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September 2002

Effectiveness of an Asthma Management Program for Pediatric Members of a Large Health Maintenance Organization

Author Affiliations

From the Department of Preventive Medicine and Biometrics, University of Colorado Health Sciences Center, Denver (Drs Lukacs, France, Barón, and Crane), and the Department of Preventive Medicine, Kaiser Permanente (Dr France), Colorado, Denver. Dr Lukacs is now with the National Center for Health Statistics, Centers for Disease Control and Prevention, Hyattsville, Md.

Arch Pediatr Adolesc Med. 2002;156(9):872-876. doi:10.1001/archpedi.156.9.872

Objective  To assess the impact of an asthma management program on the dispensing of inhaled corticosteroids, hospitalizations, and emergency department (ED) visits on children, adolescents, and young adults.

Design  We used medical record and pharmacy data for the 18 months after initiation of a pilot asthma management program. Two intervention offices were matched with 2 control offices on pediatric volume, number of pediatricians or family practitioners, and specialist availability.

Setting  Primary care offices at Kaiser Permanente Colorado, in Denver and Boulder.

Patients  We identified 298 patients, 18 years or younger, who were listed in an asthma registry between February 1 and July 31, 1997, as having moderate or severe asthma.

Intervention  The Kaiser Permanente Colorado Asthma Care Management Program is an outpatient-based program that provides comprehensive evaluation, education, and follow-up to patients identified from an asthma registry or referred by providers.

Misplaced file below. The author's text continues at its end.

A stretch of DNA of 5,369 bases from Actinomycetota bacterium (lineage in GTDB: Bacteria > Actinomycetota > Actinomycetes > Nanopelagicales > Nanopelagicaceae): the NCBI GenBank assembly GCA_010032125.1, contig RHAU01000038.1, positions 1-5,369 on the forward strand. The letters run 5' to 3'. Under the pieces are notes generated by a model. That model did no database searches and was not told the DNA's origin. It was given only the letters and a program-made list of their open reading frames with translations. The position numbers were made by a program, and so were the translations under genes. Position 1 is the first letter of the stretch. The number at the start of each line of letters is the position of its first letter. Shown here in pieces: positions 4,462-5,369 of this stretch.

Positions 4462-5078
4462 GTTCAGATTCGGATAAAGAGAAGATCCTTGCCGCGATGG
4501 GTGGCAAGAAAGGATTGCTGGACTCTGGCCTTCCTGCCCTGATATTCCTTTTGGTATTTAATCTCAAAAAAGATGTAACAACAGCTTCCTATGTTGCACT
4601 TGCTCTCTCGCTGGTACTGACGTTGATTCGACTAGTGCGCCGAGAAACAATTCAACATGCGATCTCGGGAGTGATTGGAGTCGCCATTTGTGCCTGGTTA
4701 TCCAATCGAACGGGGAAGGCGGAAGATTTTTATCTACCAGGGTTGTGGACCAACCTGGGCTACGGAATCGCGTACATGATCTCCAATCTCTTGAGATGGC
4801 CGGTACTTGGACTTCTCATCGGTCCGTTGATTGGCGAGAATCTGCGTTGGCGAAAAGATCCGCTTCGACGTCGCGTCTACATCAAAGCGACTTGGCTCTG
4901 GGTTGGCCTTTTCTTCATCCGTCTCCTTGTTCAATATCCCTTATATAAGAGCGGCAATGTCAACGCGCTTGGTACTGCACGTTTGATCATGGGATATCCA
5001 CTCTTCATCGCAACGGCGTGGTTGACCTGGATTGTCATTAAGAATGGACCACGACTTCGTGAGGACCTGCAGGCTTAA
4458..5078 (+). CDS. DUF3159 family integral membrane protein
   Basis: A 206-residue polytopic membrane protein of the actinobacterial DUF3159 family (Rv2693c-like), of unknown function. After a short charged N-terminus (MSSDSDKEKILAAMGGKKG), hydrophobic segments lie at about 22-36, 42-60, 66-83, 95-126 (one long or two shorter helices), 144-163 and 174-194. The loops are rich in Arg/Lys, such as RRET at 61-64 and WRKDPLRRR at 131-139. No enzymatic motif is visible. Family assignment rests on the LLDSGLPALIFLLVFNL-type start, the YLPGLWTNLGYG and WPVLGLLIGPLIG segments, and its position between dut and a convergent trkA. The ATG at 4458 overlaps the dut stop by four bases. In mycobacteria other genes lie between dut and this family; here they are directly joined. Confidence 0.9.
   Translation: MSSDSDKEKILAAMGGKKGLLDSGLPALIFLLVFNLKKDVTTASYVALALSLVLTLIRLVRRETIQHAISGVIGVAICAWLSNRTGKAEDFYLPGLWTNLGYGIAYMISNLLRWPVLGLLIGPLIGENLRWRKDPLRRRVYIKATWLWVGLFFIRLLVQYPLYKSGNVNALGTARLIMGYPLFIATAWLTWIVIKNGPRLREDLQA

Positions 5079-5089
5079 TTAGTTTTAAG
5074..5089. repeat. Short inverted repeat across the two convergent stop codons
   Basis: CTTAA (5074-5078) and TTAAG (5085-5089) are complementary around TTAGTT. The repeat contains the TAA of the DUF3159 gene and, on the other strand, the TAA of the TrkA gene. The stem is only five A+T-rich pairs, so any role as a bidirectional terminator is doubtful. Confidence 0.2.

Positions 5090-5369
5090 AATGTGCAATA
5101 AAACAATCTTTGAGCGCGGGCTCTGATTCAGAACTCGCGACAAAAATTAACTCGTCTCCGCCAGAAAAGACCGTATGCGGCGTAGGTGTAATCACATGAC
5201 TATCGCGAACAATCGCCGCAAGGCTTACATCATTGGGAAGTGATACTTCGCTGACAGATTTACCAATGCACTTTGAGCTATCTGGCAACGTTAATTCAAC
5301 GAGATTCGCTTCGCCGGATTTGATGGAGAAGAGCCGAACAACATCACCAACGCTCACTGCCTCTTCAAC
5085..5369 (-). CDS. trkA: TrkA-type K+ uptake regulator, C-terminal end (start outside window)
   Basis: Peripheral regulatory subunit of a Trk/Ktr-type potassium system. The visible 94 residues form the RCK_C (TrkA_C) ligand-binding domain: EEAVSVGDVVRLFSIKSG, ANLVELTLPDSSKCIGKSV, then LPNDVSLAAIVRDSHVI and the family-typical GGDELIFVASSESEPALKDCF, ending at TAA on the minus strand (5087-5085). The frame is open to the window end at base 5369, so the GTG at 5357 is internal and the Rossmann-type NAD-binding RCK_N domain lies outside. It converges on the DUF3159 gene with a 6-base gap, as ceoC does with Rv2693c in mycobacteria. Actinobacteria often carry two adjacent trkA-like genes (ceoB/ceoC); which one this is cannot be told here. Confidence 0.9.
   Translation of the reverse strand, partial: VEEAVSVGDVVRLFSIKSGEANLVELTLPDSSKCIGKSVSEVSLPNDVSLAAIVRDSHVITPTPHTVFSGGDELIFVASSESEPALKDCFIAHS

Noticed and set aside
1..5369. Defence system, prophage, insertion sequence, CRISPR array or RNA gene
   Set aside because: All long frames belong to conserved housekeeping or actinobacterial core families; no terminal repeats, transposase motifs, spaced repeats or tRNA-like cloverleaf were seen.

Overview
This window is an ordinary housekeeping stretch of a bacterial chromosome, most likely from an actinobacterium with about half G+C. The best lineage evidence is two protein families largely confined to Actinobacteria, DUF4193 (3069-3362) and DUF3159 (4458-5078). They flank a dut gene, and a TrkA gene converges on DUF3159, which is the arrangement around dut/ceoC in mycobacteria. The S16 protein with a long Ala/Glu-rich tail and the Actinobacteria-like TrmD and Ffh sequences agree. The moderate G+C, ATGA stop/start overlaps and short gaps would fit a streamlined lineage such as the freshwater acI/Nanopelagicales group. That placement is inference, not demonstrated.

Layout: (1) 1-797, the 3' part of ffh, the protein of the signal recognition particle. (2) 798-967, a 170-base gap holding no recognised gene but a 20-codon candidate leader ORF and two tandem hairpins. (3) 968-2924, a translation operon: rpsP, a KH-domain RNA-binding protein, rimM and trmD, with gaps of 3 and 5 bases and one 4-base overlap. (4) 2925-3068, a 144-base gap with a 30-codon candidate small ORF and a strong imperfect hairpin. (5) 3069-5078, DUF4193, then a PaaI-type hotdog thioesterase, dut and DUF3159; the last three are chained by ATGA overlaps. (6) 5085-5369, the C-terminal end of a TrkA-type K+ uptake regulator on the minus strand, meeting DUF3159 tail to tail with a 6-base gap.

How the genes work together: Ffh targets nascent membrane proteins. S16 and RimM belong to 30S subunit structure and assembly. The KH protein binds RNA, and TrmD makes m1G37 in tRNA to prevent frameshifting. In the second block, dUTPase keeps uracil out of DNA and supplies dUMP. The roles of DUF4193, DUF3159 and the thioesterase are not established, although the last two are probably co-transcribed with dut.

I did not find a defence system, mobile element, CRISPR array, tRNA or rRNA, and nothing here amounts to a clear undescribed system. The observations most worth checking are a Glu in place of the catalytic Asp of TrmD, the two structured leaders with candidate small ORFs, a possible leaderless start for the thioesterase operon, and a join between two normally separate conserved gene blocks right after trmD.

Main Outcome Measures  The proportion of patients who received more than 1 dispensing of inhaled corticosteroid during the observation period. Additional outcomes measured the proportion of patients with 1 or more hospitalizations or ED visits.

Results  A significantly greater proportion of patients from the intervention group received more than 1 dispensing of inhaled corticosteroid compared with controls (relative risk [RR], 1.41; 95% confidence interval [CI], 1.08-1.72). We found no significant difference in the proportion of patients who were hospitalized (RR, 1.37; 95% CI, 0.48-3.71) or visited the ED (RR, 0.86; 95% CI, 0.49-1.40).

Conclusions  The presence of an asthma management program may improve dispensing of inhaled corticosteroids to young patients with moderate or severe asthma, as recommended by national guidelines. This type of program may not have an effect on hospitalizations or ED visits.